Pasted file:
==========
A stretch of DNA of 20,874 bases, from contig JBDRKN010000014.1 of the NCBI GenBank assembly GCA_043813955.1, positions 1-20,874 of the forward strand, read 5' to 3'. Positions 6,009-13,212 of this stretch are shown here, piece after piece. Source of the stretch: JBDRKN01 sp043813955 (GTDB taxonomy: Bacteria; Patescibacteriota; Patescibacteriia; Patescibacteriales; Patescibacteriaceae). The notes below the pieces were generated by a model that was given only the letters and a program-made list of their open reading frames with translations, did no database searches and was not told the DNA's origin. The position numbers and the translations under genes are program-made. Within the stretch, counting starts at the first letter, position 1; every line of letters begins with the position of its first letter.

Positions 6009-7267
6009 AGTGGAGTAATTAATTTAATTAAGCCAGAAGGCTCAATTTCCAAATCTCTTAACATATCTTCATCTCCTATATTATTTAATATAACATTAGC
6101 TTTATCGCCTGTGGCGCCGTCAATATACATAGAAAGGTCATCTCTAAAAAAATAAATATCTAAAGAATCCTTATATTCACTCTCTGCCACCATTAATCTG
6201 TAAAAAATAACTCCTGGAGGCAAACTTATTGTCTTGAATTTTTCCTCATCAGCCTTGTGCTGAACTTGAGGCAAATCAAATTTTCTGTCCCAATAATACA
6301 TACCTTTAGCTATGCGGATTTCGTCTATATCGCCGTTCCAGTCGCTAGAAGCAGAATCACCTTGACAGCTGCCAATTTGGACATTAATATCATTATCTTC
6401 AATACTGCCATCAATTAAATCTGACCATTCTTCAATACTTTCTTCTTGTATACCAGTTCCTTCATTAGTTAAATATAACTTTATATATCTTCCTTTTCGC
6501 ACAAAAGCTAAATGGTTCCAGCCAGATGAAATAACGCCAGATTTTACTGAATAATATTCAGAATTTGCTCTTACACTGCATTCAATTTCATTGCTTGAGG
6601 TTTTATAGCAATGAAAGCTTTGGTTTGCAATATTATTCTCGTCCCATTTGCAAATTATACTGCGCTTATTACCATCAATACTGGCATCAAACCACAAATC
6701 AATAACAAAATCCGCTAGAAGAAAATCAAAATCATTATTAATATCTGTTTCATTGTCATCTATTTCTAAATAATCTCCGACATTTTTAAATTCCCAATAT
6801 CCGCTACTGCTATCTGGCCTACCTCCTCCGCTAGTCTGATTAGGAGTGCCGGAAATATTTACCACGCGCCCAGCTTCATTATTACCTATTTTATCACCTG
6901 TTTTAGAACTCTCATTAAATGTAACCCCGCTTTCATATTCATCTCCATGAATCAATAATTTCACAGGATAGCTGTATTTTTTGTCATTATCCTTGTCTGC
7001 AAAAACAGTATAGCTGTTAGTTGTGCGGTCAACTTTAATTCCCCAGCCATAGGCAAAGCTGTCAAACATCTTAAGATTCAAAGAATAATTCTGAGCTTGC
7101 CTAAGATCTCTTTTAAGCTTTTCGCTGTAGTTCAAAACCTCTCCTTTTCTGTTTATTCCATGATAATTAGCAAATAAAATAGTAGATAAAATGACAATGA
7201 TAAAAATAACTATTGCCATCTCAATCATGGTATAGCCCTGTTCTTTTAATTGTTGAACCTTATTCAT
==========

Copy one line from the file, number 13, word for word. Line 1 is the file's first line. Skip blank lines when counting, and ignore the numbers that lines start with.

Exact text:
7001 AAAAACAGTATAGCTGTTAGTTGTGCGGTCAACTTTAATTCCCCAGCCATAGGCAAAGCTGTCAAACATCTTAAGATTCAAAGAATAATTCTGAGCTTGC